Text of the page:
Coincidentally I have also been thinking about ‘natural’ beauty and the relationship between women and makeup. Over the past few weeks I have seen several girls say online with pride that they don’t wear makeup, and that they dislike it when other girls do wear makeup. I personally take pride in the fact that the makeup I do wear looks more ‘natural’ than the makeup of some other girls I’ve known… but then of course I began to wonder WHY this is a point of pride or if it even should be.
I may not have my makeup caked on every day, but I do a lot of other things to myself… eyeliner, mascara, coverup, powder, eyeshadow, blush, I highlight my hair and darken my eyebrows. Some would argue that by wearing all that I am not being truthful in my appearance. I have heard men complain that women ‘lie’ in appearance; the person you go to bed with may not look the same after they wake the next morning and wash their face. And so I started to feel slightly bad for not being ‘honest’ in my daily appearance, but then I had another thought:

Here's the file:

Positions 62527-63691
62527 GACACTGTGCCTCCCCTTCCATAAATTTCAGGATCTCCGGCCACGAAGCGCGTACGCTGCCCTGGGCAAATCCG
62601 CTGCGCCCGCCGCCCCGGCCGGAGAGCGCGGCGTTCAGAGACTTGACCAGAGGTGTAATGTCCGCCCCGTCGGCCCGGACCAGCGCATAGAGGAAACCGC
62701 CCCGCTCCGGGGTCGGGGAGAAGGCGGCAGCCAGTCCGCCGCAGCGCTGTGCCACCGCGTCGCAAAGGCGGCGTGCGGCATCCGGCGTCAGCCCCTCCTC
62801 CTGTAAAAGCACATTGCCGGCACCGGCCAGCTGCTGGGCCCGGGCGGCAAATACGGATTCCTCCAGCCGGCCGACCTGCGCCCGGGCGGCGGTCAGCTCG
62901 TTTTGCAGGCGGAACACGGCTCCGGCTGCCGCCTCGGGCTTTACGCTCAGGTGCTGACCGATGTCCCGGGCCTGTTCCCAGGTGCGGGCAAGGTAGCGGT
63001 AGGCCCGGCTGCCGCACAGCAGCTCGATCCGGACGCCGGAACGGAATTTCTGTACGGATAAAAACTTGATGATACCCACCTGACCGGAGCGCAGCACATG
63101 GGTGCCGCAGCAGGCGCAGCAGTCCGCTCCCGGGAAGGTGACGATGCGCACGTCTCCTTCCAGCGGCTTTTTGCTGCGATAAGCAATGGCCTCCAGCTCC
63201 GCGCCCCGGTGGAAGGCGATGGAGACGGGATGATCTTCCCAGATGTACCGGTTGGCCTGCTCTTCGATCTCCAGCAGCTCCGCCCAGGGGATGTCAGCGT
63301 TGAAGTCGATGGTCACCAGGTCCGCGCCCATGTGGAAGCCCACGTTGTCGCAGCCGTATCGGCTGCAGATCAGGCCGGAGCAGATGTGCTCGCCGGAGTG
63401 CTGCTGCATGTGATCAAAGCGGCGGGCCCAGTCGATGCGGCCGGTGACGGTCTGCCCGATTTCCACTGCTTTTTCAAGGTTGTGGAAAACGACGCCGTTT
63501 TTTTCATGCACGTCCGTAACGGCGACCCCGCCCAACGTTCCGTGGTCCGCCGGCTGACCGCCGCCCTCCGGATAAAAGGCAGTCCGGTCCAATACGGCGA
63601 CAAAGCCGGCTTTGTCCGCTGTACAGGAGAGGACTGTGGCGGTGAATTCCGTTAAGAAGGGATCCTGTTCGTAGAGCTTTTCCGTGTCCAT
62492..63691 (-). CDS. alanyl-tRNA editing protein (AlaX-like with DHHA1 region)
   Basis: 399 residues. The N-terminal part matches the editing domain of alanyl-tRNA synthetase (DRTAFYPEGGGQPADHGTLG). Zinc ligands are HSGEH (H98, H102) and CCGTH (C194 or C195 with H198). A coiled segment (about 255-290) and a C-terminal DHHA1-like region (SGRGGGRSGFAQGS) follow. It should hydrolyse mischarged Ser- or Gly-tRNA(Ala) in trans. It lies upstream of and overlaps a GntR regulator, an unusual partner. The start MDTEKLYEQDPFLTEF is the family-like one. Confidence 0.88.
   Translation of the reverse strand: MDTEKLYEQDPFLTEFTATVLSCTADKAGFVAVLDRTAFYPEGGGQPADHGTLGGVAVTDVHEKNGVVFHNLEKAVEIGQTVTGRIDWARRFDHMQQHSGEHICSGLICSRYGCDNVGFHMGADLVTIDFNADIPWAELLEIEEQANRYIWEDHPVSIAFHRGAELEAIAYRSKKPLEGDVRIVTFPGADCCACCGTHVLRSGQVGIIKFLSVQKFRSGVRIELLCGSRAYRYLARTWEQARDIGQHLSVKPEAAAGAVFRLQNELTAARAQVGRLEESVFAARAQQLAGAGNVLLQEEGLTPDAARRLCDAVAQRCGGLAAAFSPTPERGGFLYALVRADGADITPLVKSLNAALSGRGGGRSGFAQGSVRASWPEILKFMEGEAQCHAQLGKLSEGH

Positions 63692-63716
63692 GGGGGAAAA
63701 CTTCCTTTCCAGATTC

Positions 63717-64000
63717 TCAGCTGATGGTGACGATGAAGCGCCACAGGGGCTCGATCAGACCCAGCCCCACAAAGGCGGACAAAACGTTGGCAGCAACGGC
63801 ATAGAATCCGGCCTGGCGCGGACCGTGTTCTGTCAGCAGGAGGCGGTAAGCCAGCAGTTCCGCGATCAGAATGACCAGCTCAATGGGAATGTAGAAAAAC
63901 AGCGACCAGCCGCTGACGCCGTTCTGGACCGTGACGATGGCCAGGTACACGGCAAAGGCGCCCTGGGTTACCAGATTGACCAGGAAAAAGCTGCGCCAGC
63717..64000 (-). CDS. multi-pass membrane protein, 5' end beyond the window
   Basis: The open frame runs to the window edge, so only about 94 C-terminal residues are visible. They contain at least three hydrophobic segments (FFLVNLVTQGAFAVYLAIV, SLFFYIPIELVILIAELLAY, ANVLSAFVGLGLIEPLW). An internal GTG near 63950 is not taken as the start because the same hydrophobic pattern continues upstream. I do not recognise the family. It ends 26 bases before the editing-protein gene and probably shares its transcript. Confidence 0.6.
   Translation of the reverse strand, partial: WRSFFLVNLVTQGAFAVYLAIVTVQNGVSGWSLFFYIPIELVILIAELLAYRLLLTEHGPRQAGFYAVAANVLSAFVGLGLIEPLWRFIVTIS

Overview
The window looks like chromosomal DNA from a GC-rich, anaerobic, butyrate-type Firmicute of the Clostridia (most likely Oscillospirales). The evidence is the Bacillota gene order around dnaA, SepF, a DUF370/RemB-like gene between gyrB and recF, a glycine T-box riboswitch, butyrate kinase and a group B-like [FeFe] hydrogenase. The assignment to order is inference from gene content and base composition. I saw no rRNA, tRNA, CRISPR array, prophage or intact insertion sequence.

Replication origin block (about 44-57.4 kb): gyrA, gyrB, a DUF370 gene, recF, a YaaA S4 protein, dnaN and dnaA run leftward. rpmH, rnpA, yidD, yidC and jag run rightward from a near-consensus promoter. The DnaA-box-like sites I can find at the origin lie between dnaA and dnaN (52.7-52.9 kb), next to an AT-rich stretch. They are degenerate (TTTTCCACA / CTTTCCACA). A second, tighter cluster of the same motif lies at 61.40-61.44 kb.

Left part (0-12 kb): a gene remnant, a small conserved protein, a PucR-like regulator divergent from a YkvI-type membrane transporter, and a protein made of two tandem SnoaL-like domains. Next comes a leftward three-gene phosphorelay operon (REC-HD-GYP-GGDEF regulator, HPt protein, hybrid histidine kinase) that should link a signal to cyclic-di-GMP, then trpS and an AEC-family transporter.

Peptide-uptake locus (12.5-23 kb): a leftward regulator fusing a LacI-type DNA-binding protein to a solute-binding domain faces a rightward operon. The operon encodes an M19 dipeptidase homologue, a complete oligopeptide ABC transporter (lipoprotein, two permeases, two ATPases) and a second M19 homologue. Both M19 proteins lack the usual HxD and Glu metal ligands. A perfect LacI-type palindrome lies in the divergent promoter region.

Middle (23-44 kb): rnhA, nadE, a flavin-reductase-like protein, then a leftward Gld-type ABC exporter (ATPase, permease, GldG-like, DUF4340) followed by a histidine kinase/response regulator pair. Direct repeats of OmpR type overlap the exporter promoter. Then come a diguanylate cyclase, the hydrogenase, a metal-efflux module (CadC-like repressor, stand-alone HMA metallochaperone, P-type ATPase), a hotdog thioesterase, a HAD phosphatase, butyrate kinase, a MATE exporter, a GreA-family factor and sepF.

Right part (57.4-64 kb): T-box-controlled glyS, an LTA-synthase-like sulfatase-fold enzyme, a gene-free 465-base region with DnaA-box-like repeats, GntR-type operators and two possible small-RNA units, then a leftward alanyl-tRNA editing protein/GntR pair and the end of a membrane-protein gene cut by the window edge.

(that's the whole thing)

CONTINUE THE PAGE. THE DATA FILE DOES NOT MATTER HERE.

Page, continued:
I wear my makeup every single day. Obviously my hair highlights and eyebrow darkening are permanent day-to-day. I would no more go out without doing my face than I would without clothes on. And yet no one accuses us of being dishonest by wearing clothing to accentuate our features. My makeup is a part of me; it’s part of the same image I use every single day. It’s my avatar; my IRL user pic; my facial penname.